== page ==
NOAA's national marine sanctuary offices and visitor centers are currently closed to the public, and in accordance with Executive Order 13991 - Protecting the Federal Workforce and Requiring Mask Wearing, all individuals in NOAA-managed areas are required to follow Centers for Disease Control and Prevention (CDC) guidance on mask-wearing and maintaining social distances. Sanctuary waters remain open for responsible use in accordance with CDC guidance, U.S. Coast Guard requirements, and local regulations. More information on the response from NOAA's Office of National Marine Sanctuaries can be found on



The Stellwagen Bank National Marine Sanctuary headquarters offices are located in Scituate, Mass. The facility consists of the main building, a meeting annex, and a boathouse with dock. The main facility is a three-story building, holding staff offices, a small conference room, and the South Shore offices of the Massachusetts Environmental Police and the Massachusetts Coastal Zone Management Office. The meeting annex has been designed to fit 30 at tables or 75-80 in theater-style seating. The boathouse is presently used for storage, with berthing for the sanctuary's research vessels, MEP patrol boats, and guest research vessels (with prior approval).

  The renovation of the Scituate buildings, which had formerly served as a U.S. Coast Guard Station, was completed in 2004.

The doors and windows of the Annex were blocked with snow drifts after a major storm in early 2005.

Geothermal Technology Used in Renovation

The facility was the third NOAA building in the nation to incorporate a geothermal heating and cooling system. This HVAC system reduces our dependency on fossil fuels by using the earth as a heat source in the winter and a heat sink in the summer. The subsurface soil, groundwater (salt and fresh), and bedrock maintain a constant temperature of around 54 degrees Farenheit. What drives the system is the difference in temperature between the 54 degree earth and the ambient air. In winter the system draws heat from the ground and transfers it to the building space through water source heat pumps. In the summer, it extracts heat from the building's interior and transfers it to the ground. In our case, we utilize the earth's energy source through two 740-foot wells, which are tapped into deep saltwater veins. Submersible pumps pump the 54-degree water into the building.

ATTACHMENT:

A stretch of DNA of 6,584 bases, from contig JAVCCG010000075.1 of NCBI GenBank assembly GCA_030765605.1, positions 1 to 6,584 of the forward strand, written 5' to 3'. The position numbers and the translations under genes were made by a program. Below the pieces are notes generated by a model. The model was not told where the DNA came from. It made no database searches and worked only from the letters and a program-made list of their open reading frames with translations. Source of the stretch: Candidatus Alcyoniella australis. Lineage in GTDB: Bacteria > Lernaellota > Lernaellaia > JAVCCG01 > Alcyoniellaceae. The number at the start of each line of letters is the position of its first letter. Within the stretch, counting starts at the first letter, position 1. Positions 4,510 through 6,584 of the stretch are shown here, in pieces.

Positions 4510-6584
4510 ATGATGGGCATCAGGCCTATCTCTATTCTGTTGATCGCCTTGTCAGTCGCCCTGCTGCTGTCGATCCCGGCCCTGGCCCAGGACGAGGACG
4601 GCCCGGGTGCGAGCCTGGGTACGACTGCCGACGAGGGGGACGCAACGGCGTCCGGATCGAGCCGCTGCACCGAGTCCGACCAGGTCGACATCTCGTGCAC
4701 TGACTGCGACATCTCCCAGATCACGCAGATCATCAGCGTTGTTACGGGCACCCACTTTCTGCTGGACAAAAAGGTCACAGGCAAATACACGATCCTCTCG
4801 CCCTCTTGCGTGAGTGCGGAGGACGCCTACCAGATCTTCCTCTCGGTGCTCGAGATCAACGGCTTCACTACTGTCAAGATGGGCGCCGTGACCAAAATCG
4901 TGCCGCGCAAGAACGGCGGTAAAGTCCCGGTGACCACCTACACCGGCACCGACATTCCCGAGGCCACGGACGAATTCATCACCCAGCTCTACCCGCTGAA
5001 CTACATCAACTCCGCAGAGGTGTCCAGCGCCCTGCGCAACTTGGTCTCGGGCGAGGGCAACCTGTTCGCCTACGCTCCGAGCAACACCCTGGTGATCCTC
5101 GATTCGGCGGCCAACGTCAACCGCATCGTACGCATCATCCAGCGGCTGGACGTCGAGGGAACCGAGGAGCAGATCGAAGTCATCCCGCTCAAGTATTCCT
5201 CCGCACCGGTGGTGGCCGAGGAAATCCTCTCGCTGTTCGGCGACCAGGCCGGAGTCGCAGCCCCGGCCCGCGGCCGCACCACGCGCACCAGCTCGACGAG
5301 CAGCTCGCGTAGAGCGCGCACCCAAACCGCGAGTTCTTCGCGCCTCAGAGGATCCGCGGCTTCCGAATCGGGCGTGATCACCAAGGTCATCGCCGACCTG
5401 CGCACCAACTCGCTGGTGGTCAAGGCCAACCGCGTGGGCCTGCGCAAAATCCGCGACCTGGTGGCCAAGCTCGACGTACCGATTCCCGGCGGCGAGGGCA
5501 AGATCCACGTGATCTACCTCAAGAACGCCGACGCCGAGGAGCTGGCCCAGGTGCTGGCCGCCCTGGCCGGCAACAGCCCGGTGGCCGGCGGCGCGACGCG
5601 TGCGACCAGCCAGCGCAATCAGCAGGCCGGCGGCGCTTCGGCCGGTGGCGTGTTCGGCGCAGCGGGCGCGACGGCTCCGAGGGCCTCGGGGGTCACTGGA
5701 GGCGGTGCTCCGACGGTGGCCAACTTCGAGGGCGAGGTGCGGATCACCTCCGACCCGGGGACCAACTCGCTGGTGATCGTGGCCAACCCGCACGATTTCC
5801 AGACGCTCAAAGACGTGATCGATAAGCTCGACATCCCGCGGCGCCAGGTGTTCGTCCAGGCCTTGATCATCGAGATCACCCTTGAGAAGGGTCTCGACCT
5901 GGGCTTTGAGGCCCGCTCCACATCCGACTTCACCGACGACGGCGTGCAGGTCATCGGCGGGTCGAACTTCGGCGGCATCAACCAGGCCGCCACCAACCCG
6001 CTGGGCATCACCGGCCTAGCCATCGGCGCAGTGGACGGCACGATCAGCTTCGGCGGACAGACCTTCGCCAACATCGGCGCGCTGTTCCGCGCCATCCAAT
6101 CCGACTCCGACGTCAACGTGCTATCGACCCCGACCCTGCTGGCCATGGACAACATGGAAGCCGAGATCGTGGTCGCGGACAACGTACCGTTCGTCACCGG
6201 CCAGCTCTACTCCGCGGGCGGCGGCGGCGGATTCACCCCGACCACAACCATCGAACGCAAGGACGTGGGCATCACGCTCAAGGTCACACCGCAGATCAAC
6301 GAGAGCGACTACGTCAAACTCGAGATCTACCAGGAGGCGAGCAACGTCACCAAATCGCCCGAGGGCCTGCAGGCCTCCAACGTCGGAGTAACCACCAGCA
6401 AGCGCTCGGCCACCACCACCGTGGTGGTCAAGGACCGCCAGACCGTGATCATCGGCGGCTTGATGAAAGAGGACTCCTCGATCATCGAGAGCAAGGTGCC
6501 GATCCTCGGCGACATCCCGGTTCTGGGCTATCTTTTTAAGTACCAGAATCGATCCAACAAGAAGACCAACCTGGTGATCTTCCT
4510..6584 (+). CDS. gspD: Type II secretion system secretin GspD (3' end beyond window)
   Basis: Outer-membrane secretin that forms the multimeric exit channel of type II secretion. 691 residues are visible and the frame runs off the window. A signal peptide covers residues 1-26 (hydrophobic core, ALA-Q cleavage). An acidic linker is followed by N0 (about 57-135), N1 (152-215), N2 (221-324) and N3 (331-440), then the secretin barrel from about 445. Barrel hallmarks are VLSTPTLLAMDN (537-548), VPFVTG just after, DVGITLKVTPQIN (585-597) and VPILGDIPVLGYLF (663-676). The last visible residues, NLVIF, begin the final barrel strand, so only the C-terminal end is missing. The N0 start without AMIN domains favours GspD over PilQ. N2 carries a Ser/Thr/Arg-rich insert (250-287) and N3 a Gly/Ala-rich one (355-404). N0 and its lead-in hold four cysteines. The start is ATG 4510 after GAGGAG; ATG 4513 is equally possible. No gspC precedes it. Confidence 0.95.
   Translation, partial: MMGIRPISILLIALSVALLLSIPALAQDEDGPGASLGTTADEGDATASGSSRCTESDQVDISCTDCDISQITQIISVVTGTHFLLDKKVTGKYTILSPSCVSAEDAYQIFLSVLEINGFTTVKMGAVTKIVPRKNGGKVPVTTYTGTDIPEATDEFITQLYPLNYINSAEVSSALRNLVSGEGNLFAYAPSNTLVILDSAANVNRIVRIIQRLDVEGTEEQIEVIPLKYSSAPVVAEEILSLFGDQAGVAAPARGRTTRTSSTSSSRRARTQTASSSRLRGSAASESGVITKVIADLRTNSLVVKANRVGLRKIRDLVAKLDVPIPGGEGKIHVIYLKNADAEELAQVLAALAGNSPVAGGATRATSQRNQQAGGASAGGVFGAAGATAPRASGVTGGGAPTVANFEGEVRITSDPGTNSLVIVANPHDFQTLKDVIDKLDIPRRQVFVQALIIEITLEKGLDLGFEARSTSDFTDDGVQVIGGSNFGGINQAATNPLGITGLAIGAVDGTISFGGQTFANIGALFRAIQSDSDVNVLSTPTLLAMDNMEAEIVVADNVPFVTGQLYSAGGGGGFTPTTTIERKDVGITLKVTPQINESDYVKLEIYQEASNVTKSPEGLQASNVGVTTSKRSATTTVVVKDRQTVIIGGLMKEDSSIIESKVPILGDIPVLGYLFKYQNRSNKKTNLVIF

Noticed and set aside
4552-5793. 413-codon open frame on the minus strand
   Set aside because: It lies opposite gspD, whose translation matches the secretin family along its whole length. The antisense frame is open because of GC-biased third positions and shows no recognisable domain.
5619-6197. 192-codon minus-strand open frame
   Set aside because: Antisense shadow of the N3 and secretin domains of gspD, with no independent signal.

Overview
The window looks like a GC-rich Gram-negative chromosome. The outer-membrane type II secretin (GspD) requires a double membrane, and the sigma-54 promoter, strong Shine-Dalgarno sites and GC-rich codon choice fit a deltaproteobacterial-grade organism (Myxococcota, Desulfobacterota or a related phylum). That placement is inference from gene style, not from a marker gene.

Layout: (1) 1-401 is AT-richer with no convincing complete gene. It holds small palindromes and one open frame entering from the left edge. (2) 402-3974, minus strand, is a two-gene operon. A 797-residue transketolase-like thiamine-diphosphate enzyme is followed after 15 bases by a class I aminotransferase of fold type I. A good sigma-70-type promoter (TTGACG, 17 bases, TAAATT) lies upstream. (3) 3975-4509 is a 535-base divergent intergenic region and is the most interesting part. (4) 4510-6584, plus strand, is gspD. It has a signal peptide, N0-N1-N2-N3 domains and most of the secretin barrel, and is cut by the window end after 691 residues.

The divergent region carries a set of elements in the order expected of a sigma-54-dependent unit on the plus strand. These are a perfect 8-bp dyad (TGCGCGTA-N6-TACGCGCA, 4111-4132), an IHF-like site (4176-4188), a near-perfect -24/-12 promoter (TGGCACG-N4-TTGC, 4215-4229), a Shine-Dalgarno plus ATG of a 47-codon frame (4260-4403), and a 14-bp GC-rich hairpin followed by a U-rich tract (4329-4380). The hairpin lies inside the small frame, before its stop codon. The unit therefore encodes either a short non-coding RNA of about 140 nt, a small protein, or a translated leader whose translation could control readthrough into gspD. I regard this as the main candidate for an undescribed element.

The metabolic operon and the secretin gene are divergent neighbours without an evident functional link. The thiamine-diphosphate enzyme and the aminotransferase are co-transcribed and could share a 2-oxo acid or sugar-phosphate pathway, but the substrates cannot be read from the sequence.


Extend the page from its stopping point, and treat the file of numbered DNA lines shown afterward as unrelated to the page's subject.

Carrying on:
This is where the workhorses of the system, the water source heat pumps, take over. Their basic function is not to create heat but to move it from one place (earth) to another (the building). Similar to a refrigerator, they do this by pumping a refrigerant (we use an environmentally friendly type) through a closed loop. However, the difference is that the heat pumps have a reversing capability (valving between the built-in evaporator and condenser coils allows their function to be reversed) so that they can take heat from a warm area and exchange it to a cooler area and vice versa. The refrigerant transfers heat (extracts it in the winter and discharges it in the summer) from the saltwater to the forced air which is then circulated throughout the building via air ducts.

The combination of the special chemical properties of the refrigerant and the relatively high, year-round difference in temperature between the refrigerant and ground temperature enable this efficient heat transfer rate. The bottom line is that the geothermal HVAC system is 50-70% more efficient at heating and 20-40% more efficient at cooling than a conventional, fossil-fuel fired system.

by Ben Cowie-Haskell, SBNMS operations and program coordinator 

Photos from the files of the US Coast Guard and Mass GIS show First Cliff, where the sanctuary headquarters buildings are located. The top left photo shows the area a half century ago; top right shows the building after a fire that destroyed the widow's walk and damaged the second floor; the bottom left photo provides a recent aerial perspective from the state's Geographic Information System (GIS) program.



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